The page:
Select Your Cookie Preferences

We use cookies and similar tools that are necessary to enable you to make purchases, to enhance your shopping experiences and to provide our services, as detailed in our Cookie Notice. We also use these cookies to understand how customers use our services (for example, by measuring site visits) so we can make improvements.

If you agree, we’ll also use cookies to complement your shopping experience across the Amazon stores as described in our Cookie Notice. This includes using first- and third-party cookies, which store or access standard device information such as a unique identifier. Third parties use cookies for their purposes of displaying and measuring personalised ads, generating audience insights, and developing and improving products. Click ‘Customise Cookies’ to decline these cookies, make more detailed choices, or learn more. You can change your choices at any time by visiting Cookie Preferences, as described in the Cookie Notice. To learn more about how and for what purposes Amazon uses personal information (such as Amazon Store order history), please visit our Privacy Notice.

Customise Cookies

Customer Review

Reviewed in the United Kingdom on 24 August 2010
Vine Customer Review of Free Product( What's this? )
This movie is filmed as if it is a proper documentary of stand-up comic Charlyne Li's search for love, both as to the meaning of human love and whether Charlyne herself to will ever find 'true love'. All the interviews with her friends and people she meets while filming seem quite genuine and I'm sure it's her real parents who we meet at the beginning [if it's not, at least they are very convincing]. Apparently Charlyne doesn't believe in 'love' or at least the Hollywood mythology of love. It seems she 'loves' her parents, so we have to assume her quest is more about love and marriage, i.e. finding a man, falling in love, and forming a life-long partnership. Most of the males Charlyne meets seem a bit ordinary and not especially good looking [as they mostly have beards or are older than her]. Then enter the young and rather dishy Michael Cera [aged 21] - reprising his subdued 'Juno' role rather than the ultra-cool 'Scott Pilgrim [VS the world]'. Giving the alternatives it's perhaps not surprising that Charlyne takes to shine to Michael and a slightly contrived romance develops under the eye of the 'documentary' camera team. Michael and Charlyne meet up and chat between scenes of interviews relating to the search for love. Michael and Charlynes developing relationship appears a bit, well junevile really as the premise of the film is 'first love' and it's associated angst, which is more associated with younger teenagers. Fortunately you could imagine Charlyne and Michael are 16 year old star-crossed lovers if you squint a bit.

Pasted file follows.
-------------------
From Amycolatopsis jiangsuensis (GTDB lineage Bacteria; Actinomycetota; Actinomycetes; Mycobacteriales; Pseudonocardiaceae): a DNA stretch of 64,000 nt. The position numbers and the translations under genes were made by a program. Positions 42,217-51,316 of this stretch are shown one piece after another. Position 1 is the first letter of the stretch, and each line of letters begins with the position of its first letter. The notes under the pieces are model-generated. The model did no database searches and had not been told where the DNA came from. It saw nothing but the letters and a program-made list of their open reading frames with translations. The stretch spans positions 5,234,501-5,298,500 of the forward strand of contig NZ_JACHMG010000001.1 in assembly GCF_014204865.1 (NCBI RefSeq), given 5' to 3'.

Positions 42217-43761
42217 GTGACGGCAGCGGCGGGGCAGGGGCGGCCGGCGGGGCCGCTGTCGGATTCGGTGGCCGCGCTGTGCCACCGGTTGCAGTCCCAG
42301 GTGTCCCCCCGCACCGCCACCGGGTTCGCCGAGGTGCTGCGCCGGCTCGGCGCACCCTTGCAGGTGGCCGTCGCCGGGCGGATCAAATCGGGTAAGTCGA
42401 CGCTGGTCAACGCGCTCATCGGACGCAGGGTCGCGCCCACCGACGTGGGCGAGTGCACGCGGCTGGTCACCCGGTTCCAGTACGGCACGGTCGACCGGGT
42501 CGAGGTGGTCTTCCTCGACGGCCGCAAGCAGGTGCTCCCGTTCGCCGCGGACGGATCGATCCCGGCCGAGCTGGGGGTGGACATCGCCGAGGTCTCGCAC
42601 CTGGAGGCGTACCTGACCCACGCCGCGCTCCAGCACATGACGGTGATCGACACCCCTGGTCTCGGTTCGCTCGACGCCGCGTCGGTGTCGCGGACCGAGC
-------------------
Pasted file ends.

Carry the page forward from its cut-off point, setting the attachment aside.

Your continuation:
The rather separate interviews discussing the nature of love and relationships are with various individuals Charlyne meets when wandering about America. Many are 'friends', while others are guys or even kids she seems to meet when filming. These interspersed interview scenes are quite good [a bit 'Louis Theroux'esque even] and are the best part of the movie. That's not because Michael and Charlyne give poor performances in their romantic interludes, it's just that their 'falling in love' scenes seem a bit contrived and false. Worse still, their scenes are a quite intense and relatively devoid of the humour that often lights up the interview scenes. Fortunately Michael and Charlyne come across as quite well [you kinda have to like them] and some of the cut-out puppet scenes used instead of live performances are fairly interesting in a Sound of Music 'Lonely goat-herd' sort of way. The final scenes have a bit of a philosophical slant, although if you want anything more profound you'd be better off watching the recent kid's cartoon series: 'The legend of Aang: The Last Air-Bender', which incidentally my teenage kids and I rate 6*.

After 45 minutes or so into the film, I did actually get a little bored and skipped through to the end to see what happened. I then skipped backwards through the movie to watch the bits I had missed - to be honest it really doesn't matter if you do that as much of the movie is made up of a sequence of stand-alone interview scenes and it's not a melodrama, just a gentle tale of two nice young people falling in love. Not quite sure why the movies rated 15, there's no unpleasantness at all, although I suppose it's unlikely any 10 year old lad would last 5 minutes watching it. The movie comes across as though it was made by a couple of gifted undergraduates. I'm afraid I rate it just 3* [i.e. C+ for effort] - it's certainly not rubbish though. And it could be said that at the heart of this film [and 'Juno'] is the idea that sparked off Michael Cera's startlingly good new movie 'Scott Pilgrim vs the World' - and if that is the case, we should be grateful to Charlyne Li for taking the time to make 'Paper Heart'. Also check out Michael Cera in the superb & similarly themed movies '
Juno [DVD] [2007 ]' and ' Scott Pilgrim vs. The World [DVD ]', movies that my teenage kids and I enjoyed far more than Paper Heart.
One person found this helpful
Report abuse Permalink

Product Details

0.0 out of 5 stars
0 out of 5
0 global ratings
5 star (0%) 0%
4 star (0%) 0%
3 star (0%) 0%
2 star (0%) 0%
1 star (0%) 0%